From the discussion prior, we can make the inference that if such criterion are relevant or not strictly dependent on the nature of the data pathways. Owing to the presence of the unfair direct influence from gender on admission, it would appear inappropriate for the regulator to leverage EFPRs/EFNRs to measure fairness, as this criterion takes up the influence that gender has on admission in the data as authentic. This implies that it would be doable for the system to be considered fair, even if it carries the unfair influence: this would automatically be the scenario for an error-free decision system. On the other side, if the path G->D->A was viewed of as fair, it would appear inappropriate to leverage statistical parity. In this scenario, it would be doable for the framework to be viewed of as unfair, even if it doesn’t consist of the unfair direct influence of gender on admission through the path G->A and only consists of the fair indirect influence through the path G->D->A. 

CBNs can also be leveraged to measure unfairness within a dataset and to develop strategies for alleviating unfairness in the scenario of complicated relationships in the data. Path-particular strategies facilitate us to estimate the influence that a sensitive traits has on other variables along particular sets of casual paths. This can be leveraged to measure the degree of unfairness of a provided dataset in complicated scenarios in which a few casual paths are viewed of as unfair while other casual paths are viewed of as fair. In the University admission instance in which the path G->D->A is viewed of as fair, path-particular strategies would facilitate us to quantify the influence of G on A limited to the direct path G->A over the entire population, in order to get an estimate of the degree of fairness, included in the dataset. 

It’s worth observing that, in our simplistic instance, we do not consider the existence of cofounders for the influence of G on A. In this scenario, as there are no unfair casual paths from G to A except the direct one, the degree of unfairness could merely be gotten by measuring the discrepancy between p(A | G = Q, Q, D) and p(A | G=1, Q, D) denotes the distribution of A conditioned on the candidate being male, their credentials, and department choosing. 

The extra usage of counterfactual inference strategies would facilitate us to query if a particular individual received unfair treatment, for instance by asking if a rejected female applicant (G=1, Q=q, D=d, A=O) would have gotten the same decision in a counterfactual world where here gender were male along the direct path G->A. In this simplistic instance, going by the assumption that the admission decision is gotten as the deterministic function f of G, Q, and D, i.e., A=f(G,Q,D), this correlates to querying if f(G=O, Q=q, D=d) = O specifically if a male applicant with the same department choosing and credentials would have also faced rejection.  

It is worth noting that path-particular counterfactual inference is typically more complicated to accomplish, if a few variables are unfairly influenced by G. Going by the assumption that G also has an influence on Q via a direct path, G->Q which is viewed of as unfair. In this scenario, the CBN consists of both variables that are fairly and unfairly influenced by G. Path-particular counterfactual inference would be made up of performance of a counterfactual correction of q: q_0, that is of the variable which is unfairly influenced by G, and then computation of the counterfactual decision as f(G=0, Q=q_0, D=d) The counterfactual correction q_0 is gotten by first leveraging the data of the female applicant (G=1, Q=q, D=d, A=0) and awareness with regards to the CBN to obtain an estimate of the particular latent randomness in the makeup of the applicant, and then leveraging this estimate to re-compute the value of Q as if G=0 along G->Q.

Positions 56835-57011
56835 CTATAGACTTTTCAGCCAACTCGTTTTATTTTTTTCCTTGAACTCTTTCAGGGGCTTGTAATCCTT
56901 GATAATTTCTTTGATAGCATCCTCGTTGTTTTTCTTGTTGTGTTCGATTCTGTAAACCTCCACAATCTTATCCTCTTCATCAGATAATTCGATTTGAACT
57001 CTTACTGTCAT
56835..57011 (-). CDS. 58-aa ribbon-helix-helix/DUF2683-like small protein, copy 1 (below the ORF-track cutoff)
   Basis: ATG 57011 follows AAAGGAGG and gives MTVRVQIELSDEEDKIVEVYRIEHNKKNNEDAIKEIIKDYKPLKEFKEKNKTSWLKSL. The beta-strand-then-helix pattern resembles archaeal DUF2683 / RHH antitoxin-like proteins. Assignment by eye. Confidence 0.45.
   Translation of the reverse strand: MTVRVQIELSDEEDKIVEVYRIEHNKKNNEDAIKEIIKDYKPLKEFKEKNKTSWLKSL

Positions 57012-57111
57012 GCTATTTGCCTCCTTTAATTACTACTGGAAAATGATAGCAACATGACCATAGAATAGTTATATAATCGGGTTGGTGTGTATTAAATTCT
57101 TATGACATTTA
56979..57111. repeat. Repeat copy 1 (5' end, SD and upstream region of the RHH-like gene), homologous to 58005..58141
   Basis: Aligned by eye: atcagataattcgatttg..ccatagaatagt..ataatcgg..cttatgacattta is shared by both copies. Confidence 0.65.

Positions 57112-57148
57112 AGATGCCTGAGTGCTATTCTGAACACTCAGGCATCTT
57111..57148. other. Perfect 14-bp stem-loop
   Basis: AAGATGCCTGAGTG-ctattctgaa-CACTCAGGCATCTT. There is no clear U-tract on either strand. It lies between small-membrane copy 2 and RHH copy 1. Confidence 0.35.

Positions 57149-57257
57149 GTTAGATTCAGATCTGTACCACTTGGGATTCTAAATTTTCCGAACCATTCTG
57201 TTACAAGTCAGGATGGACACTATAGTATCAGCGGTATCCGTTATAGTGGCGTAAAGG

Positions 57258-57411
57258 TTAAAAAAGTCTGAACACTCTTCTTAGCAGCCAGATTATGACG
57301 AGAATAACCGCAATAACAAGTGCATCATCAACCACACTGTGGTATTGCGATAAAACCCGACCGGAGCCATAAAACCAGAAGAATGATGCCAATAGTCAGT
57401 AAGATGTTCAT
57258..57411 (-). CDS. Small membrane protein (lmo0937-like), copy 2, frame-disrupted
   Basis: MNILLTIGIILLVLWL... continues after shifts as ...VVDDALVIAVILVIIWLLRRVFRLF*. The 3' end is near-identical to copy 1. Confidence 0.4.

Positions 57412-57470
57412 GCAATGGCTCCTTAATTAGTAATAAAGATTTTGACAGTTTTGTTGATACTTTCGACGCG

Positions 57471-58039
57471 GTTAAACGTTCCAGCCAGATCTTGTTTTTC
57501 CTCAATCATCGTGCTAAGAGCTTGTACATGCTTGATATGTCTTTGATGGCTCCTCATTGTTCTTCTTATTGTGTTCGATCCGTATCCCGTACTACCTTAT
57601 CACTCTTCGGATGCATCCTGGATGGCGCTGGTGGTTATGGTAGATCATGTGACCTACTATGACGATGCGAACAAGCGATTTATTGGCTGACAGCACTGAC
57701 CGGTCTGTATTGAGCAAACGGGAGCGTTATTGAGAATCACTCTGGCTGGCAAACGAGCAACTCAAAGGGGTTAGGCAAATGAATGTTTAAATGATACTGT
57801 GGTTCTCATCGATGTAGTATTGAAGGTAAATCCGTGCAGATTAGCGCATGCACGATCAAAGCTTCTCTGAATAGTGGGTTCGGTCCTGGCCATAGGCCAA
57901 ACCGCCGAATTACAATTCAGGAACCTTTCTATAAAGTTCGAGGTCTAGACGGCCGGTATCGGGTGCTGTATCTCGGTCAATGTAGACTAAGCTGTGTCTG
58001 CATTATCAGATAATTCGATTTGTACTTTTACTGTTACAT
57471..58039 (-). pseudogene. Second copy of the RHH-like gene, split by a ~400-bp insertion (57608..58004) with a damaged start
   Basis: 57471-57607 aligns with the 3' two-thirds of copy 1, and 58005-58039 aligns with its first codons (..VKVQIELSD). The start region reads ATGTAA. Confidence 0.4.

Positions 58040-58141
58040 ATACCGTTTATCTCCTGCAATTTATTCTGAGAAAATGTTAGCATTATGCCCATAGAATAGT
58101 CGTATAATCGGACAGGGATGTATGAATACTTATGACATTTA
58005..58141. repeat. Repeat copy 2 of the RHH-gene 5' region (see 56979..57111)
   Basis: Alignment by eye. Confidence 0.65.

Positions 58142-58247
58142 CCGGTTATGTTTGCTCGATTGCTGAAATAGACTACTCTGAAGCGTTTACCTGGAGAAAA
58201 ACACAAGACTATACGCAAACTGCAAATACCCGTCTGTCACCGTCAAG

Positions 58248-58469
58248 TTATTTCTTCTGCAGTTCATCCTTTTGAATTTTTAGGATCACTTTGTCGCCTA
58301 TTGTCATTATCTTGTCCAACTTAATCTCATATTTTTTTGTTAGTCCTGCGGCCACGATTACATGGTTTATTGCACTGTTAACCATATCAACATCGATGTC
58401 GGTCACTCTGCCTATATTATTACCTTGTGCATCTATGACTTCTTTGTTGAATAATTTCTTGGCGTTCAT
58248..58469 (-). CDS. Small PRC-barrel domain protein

Additionally, to responding to questions of fairness in a dataset, path-particular counterfactual inference could be leveraged to develop strategies to alleviate the unfairness of a machine learning framework. In the second paper, we put forth a strategy to execute path-particular counterfactual fairness. 

As machine learning goes on to be embedded in an increasing number of systems which have a considerable impact on individual’s lives and safety, it is incumbent on scientists and practitioners to detect and tackle possible biases embedded in how training information sets are produced. Casual Bayesian networks provide a capable visual and quantitative utility for expressing the relationships between arbitrary variables in a dataset. While it is critical to acknowledge the restrictions and complications of leveraging this tool – like identification of a CBN that precisely details the dataset’s generation, tackling confounding variables, and executing counterfactual inference in complicated scenarios – this novel combination of capacities could facilitate a deeper comprehension of complicated frameworks and enable us to better align decision systems with society’s ethics and standards. 

Add Comment